Priming includes the effect of implicit memory from which the exposure to any given stimulus affects the response until it comes across later stimulus.  Implicit memory is an approach in the field of psychology that is utilized in training an individual's memory in both negative and positive manners.  The actual utilization of the priming memory typically includes the use of words, sketches, or any other stimuli in assisting a person in recognizing another phrase or word in the future. It is generally known that it is not necessary for the priming to have the researchers asking their subjects to start memorizing given word sequences given that it takes advantage of the word connections when the items are given the prime priority. Even if simple recognition tests of memory my become conducted for one main reason, the priming effects are generally long-lasting and may become more pronounced. The results related to priming may profoundly affect the subject's choices of a given experiment.

On the other hand, negative priming usually slows down the process of creating a memory. The mind of a human being may become negatively primed through exposing the individual to a different stimulus before assuming the available stimuli ultimately.  Whenever the brain of human attempts retrieving any ignored information: there is an occurrence of conflict.  This kind of conflict usually takes a lot of time for it to resolve, which leads to the experiencing of negative priming. There exists a significant difference between conceptual and perceptual priming (Dudukovic & Kuhl, 2017). Perceptual kind of priming is connected to the stimulus’ form, which becomes increased through the matches between the late and early stimuli. The type of conceptual priming depends on the central meaning given to certain stimuli.

Stages of Memory

Sensory

Sensory memory includes a brief keeping of the sensory information. Major role of sensory memory includes offering adequate brain time required for processing all incoming sensations and enabling people to view the world as containing a series of events rather than containing individual pieces of facts. 

Iconic Memory

Iconic memory refers to the visual sensory memories. The type of information that is developed during visual encoding becomes temporary stored in the iconic memory, whereby it is moved to the long-term kind of memory being stored. Visual encoding is mainly facilitated by the amygdala part of the human brain.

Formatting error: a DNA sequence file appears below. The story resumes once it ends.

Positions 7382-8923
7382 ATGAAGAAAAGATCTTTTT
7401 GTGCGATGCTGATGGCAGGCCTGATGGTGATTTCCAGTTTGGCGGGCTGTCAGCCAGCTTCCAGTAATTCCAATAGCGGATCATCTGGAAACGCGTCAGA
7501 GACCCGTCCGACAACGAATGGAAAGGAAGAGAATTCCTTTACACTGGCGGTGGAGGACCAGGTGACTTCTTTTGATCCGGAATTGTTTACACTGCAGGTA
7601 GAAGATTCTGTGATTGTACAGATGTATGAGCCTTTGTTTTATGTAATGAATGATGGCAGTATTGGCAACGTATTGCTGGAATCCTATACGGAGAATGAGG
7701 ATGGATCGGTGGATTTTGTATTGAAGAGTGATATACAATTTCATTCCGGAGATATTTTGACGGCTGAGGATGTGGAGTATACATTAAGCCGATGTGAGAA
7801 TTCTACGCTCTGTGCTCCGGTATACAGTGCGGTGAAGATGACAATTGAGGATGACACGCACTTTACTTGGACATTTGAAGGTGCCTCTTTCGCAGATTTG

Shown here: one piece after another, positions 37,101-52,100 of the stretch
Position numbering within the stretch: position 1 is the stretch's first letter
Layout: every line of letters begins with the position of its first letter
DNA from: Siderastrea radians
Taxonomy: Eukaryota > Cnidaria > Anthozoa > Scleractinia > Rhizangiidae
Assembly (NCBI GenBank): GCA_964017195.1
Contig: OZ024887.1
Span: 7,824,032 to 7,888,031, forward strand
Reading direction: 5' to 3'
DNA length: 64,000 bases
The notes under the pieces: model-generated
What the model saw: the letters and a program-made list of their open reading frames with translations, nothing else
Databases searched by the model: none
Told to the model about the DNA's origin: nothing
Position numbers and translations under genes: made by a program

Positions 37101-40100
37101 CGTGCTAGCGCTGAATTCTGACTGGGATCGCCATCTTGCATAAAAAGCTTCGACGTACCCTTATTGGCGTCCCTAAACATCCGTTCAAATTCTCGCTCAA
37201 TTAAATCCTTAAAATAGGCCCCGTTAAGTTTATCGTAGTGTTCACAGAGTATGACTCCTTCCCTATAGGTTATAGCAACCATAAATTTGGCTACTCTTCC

Echoic Memory

Echoic memory is also regarded as the auditory kind of sensory memory. Echoic memory involves the utilization of the auditory hearing or stimuli during implanting of memories (Huynh, 2016). The phonological loop mainly assists this. The process, including the phonological loop, involves rehearsing of sounds into sub-vocals for them to be remembered.

Eidetic Imagery

The phenomenon of eidetic imagery refers to the scenario whereby some individuals can have an extended type of iconic memory. People may report details about an image over an extended period.

Short-Term Memory

A lot of data that finds its way into the sensory memory becomes forgotten, but the information which people turn their attention to having the objective of remembering all of it can pass into the short-term kind of memory. The short-term memory (STM) includes the place whereby only small amounts, including information, may become temporarily stored for some seconds, which cannot exceed one minute. The information in STM is not permanently stored but instead becomes available for people to process it (Norris, 2017). Working memory refers to all the processes which individuals utilize in making sense of, interpreting, modifying, and information storing in STM. Working memory does not entail a particular kind of memory store, but it involves a significant set of given memory operations or procedures. STM is usually limited in the amount and the length of information, which it may hold. One common way used in preventing the decay of acquired knowledge from STM is through the utilization of working memory for it to rehearse it.  The process of maintenance rehearsal entails the process involved in repeating information mentally, having the intention of keeping the information in the memory.

Central Executive

Central executive refers to the section of the working memory, which directs processing and attention.   Central executive usually makes use of various approaches which seem to be the best for specific tasks.  For example, the central executive is responsible for directing the rehearsal processes as well as directing the visual cortex in creating a picture of the words in one’s memory (Shiffrin, 2018). Even though STM usually is involved in central executive, the processes which people utilize in working on given material in one's memory are essential. 

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Long-Term Memory